What Matters Most, Guest Editorial by Claudine Nash
Claudine Nash is a psychologist and award-winning poet whose collections include The Wild Essential (Kelsay Books, 2017), Parts per Trillion (Aldrich Press, 2016) and the chapbook The Problem with Loving Ghosts (Finishing Line Press, 2014). She has also edited three anthologies of poetry, most recently Epiphanies and Late Realizations of Love for Transcendent Zero Press (2019). Widely published, her poetry has earned numerous literary distinctions including Pushcart Prize nominations and prizes from such publications and artistic organizations as Artists Embassy International, Thirty West Publishing House, The Song Is… and Eye on Life Magazine among others.
If there is one theme that connects all the poems in the July edition of Live Encounters Children Poetry & Writing, it is that of connection itself.
Now more than ever, our minds and senses are oversaturated with a steady stream of distractions that prevent us from being fully present in our lives. Living in an era where electronic screens draw attention away from the living beings before us, where we spend our days in overcrowded urban settings far from the soothing silence of the natural world, where fear and division are used as political tools to separate us, we may feel harried and disconnected. Detached from nature, from each other and from our authentic selves, we may find ourselves feeling isolated or lost.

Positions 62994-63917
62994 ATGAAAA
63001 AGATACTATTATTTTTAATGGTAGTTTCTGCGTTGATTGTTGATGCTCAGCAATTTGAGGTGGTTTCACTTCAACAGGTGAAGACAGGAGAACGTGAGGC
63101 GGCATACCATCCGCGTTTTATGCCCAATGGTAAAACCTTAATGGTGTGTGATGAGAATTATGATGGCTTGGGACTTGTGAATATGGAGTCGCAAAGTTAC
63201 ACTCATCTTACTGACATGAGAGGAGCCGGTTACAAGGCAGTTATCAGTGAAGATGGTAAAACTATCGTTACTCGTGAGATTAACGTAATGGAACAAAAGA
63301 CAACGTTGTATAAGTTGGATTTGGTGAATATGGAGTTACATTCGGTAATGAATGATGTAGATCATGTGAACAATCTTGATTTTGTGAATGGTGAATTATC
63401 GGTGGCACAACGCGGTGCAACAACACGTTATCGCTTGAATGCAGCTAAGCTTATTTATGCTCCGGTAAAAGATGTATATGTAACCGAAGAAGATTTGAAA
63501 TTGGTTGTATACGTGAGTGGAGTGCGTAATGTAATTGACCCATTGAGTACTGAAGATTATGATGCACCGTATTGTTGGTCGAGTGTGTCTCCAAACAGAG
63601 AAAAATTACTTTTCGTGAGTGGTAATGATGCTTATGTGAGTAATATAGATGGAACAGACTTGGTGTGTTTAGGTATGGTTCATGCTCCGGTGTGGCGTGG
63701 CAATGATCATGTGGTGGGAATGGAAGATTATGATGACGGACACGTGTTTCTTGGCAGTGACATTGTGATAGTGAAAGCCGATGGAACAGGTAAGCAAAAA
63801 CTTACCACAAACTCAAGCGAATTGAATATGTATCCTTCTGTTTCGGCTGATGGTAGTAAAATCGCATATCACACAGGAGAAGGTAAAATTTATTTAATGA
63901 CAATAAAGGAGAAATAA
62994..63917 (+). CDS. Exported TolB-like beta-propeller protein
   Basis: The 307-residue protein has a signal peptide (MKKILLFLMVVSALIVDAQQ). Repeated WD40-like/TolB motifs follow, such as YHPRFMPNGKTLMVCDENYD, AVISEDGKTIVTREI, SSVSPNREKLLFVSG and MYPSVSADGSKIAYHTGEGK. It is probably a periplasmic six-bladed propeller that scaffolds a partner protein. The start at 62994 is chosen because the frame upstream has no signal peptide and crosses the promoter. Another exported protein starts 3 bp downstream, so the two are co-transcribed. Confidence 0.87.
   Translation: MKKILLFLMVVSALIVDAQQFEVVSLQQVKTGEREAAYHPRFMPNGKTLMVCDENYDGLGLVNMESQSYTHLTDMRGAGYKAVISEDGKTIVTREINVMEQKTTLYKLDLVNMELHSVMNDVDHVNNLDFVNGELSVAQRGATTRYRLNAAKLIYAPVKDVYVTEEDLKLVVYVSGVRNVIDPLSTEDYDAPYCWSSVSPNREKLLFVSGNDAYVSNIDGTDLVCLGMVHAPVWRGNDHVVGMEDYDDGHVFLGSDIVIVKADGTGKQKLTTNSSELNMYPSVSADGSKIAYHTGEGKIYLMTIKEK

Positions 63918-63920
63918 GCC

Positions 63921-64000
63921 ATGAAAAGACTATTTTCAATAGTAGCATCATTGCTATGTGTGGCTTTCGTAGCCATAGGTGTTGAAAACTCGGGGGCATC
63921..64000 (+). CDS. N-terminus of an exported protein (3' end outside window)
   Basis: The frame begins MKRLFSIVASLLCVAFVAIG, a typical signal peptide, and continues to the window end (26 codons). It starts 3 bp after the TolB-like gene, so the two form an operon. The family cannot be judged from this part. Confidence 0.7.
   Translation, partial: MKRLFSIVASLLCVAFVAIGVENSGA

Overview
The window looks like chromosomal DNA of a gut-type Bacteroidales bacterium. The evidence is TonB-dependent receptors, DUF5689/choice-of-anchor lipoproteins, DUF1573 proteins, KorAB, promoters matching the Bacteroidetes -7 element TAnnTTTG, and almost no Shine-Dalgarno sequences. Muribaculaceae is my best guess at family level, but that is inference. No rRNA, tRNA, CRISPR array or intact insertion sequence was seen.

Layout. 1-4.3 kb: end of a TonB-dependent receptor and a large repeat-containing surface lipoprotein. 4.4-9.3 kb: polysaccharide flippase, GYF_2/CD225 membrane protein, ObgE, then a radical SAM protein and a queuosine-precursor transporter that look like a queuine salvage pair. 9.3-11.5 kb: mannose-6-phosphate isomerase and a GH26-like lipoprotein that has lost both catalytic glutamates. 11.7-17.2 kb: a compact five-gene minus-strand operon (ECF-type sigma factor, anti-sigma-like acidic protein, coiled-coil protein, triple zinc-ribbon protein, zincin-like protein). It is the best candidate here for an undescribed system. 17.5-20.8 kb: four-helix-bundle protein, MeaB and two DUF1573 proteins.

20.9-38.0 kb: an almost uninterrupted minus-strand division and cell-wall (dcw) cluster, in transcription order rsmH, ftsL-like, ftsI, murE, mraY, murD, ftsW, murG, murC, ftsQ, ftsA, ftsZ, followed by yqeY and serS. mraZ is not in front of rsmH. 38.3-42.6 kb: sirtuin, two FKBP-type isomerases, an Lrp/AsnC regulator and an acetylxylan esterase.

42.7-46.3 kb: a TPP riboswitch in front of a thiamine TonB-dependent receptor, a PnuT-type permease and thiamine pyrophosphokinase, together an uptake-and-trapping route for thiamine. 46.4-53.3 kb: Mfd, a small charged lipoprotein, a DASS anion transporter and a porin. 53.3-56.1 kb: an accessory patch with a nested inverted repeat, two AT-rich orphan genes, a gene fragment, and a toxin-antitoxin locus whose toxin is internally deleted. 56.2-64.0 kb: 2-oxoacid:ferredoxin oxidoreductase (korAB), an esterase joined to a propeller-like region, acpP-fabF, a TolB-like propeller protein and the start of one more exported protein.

As research professor Brene Brown has stated, “Connection is why we’re here; it is what gives purpose and meaning to our lives.” On the pages that follow, we will meet several young poets ranging in age from nine to eighteen who have much to teach the adults of this world about the value of living a fully connected life.
Adela will reconnect us to the natural world through her story of a wild fox “who sees it all” on her journey. Iris will treat us to a “river” of “feelings, hopes and dreams.” Ella will remind us to share our beauty and voices with each other while Eliza and Kunchaka will embrace our origins and acknowledge our dark sides as well the mistakes and imperfections that are part of the human condition. Max, Ashley and Zoe will draw us back to our birthplaces and family, to our grandmothers’ hands “that project love into emptiness” and reach out “to hold and to be held.” Honoring her authentic self, Shivani will show those who doubt her “just how stars shine.”
We thank the staff of The Phoenix, the literary magazine of Townsend Harris High School in New York, for contributing their poems to this issue as well as our younger contributors for sharing their voices and visions with us. Collectively, their work grants a moment of true connection and an essential reminder of that which matters most.
© Claudine Nash